Starting Pitching Options For The Blue Jays

Alex Anthopoulos hasn't committed more than $3.75MM to any free agent since becoming the Blue Jays' general manager more than two years ago. He has downplayed the likelihood of a substantial increase in payroll this offseason and the Blue Jays don’t appear to be especially interested in free agent right-handers Hiroki Kuroda, Roy Oswalt and Edwin Jackson, according to Ken Rosenthal of FOX Sports. In other words, it’ll be a surprise if the Jays sign one of the top available free agent starters before Opening Day.

It’s not clear how the Blue Jays intend to bolster their starting corps, but it’s no secret they could use rotation help heading into the 2012 season. Ricky Romero leads a rotation that will likely include Brandon Morrow, Brett Cecil and Henderson Alvarez. To compete in the stacked American League East, they’ll probably need reinforcements.

As MLBTR’s Tim Dierkes explained earlier today, there are many lower-tier free agents who represent buy-low opportunities for teams like the Blue Jays. It’s not clear whether the Blue Jays believe free agents such as Paul Maholm, Joe Saunders and Jeff Francis could thrive in a division that includes two of the game's most potent offenses. None of the three left-handers averaged a 90 mph fastball or struck out more than 5.4 batters per nine innings in 2011, though they all pitched at least 160 innings.

Free agent right-hander Bartolo Colon could appeal to the Blue Jays on a one-year deal, but only if the front office is willing to overlook a pedestrian second half that included two ugly starts in Toronto. There’s also Rich Harden, the British Columbia native who posted 9.9 K/9 and 3.4 BB/9 in 15 starts for the Athletics. It appears unlikely either Colon or Harden would require a major financial commitment, but both have histories of health issues that could reduce Toronto’s interest. 

Anthopoulos has averaged roughly one trade per month since becoming the team’s GM in 2009, so it’s safe to say he’s eyeing the trade market and it's likely he's looking beyond highly publicized trade targets like Matt Garza (he’s not likely to join Toronto’s rotation, according to Rosenthal). Since 2010, the Blue Jays have orchestrated deals involving Sergio Santos, Vernon Wells and Yunel Escobar without much advance notice, giving Toronto fans reason to expect the unexpected.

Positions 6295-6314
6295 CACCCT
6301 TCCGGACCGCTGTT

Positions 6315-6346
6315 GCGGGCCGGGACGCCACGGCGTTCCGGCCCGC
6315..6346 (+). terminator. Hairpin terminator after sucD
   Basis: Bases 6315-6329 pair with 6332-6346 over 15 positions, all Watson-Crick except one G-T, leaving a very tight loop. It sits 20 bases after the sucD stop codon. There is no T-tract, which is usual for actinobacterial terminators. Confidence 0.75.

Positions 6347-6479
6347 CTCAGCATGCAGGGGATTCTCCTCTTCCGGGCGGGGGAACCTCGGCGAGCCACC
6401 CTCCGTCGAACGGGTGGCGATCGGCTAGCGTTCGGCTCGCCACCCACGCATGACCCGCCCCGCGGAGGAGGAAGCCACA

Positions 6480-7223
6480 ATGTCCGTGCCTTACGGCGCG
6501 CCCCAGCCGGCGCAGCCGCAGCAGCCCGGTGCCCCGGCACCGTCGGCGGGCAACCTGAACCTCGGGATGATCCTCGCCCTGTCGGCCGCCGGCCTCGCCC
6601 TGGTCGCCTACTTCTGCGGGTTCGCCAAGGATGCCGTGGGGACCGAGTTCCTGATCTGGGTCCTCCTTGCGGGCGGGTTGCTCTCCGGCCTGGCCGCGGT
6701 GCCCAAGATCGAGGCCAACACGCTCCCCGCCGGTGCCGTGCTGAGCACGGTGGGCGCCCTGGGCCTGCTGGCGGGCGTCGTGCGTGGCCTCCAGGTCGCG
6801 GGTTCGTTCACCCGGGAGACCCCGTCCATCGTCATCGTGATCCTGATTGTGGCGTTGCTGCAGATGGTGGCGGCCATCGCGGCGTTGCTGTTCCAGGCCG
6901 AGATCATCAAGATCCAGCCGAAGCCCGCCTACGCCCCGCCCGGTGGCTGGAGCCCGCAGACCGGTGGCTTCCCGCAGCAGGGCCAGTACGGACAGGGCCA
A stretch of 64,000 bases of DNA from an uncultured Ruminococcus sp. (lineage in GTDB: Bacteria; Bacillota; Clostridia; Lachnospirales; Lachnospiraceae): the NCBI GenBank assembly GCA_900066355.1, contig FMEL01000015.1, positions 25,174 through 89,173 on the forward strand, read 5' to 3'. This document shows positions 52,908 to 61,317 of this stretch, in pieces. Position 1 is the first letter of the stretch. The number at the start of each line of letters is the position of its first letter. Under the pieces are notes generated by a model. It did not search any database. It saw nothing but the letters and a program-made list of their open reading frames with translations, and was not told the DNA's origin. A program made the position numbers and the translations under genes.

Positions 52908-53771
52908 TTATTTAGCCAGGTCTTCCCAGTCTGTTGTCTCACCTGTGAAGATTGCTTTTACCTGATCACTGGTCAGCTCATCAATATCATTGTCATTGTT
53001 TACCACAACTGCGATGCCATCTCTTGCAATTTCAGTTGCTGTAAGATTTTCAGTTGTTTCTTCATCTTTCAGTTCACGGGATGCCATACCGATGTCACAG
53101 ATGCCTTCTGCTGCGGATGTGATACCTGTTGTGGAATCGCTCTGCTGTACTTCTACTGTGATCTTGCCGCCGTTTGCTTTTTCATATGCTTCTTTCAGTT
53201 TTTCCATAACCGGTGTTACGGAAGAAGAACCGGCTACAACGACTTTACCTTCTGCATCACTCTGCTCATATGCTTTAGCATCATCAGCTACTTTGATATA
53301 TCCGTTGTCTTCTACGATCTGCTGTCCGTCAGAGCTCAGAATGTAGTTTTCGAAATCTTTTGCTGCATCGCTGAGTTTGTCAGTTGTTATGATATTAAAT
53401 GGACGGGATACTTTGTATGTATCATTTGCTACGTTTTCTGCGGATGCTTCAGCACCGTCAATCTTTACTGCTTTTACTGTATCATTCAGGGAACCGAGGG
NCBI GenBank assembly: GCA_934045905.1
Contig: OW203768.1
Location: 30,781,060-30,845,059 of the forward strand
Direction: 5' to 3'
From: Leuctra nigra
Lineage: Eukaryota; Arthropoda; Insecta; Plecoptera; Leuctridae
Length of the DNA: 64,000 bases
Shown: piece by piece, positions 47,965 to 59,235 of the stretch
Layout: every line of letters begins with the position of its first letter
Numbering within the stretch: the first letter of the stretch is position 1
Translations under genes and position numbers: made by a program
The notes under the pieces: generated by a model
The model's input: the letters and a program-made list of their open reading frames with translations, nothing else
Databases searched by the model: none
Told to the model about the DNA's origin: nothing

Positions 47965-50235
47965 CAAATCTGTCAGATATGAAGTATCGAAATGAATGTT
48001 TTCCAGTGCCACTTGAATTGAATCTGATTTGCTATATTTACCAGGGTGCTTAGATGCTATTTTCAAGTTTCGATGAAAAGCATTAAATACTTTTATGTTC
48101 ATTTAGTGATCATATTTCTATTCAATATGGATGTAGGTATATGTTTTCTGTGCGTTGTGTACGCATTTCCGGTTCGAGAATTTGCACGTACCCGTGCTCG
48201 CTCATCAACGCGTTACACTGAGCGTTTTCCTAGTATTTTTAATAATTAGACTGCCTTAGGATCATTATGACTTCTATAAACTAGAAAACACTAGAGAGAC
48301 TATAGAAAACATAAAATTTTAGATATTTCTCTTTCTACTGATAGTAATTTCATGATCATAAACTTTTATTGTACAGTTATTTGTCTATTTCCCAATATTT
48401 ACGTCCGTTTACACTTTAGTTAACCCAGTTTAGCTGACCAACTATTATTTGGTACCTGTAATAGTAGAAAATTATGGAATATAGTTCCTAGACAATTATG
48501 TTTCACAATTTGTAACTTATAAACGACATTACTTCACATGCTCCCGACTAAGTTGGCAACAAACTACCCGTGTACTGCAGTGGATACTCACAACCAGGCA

It appears that Jair JurrjensGavin Floyd, Jon Niese, Chris Volstad, Wandy Rodriguez and Brett Myers could be obtained for the right combination of prospects and salary relief. Should Mike Minor, Brandon Beachy, Matt Harrison, Colby Lewis or Brandon McCarthy become available, the Blue Jays may inquire. The same goes for Tampa Bay starters such as James Shields, not that obtaining a top pitcher from a division rival is ever easy.

There’s also the possibility that the Blue Jays will open Spring Training without having added a high-profile arm to the rotation. Kyle Drabek could start in the Majors if he regains his command. Dustin McGowan and Aaron Laffey could compete for rotation spots in Spring Training. Prospects such as Drew Hutchison, Deck McGuire and Chad Jenkins could get looks in the rotation at some point. Relievers Carlos Villanueva, Luis Perez and Jesse Litsch started games last year and could re-emerge as rotation candidates.

Recent history suggests Anthopoulos prefers the trade market to the free agent market, the Blue Jays could use a starting pitcher and they have a deep farm system. It's tempting to assume the Blue Jays will trade for a starter in the coming weeks, but after a winter's worth of Gio Gonzalez and Yu Darvish rumors, Blue Jays fans know that predicting their team's next move remains as difficult as ever.

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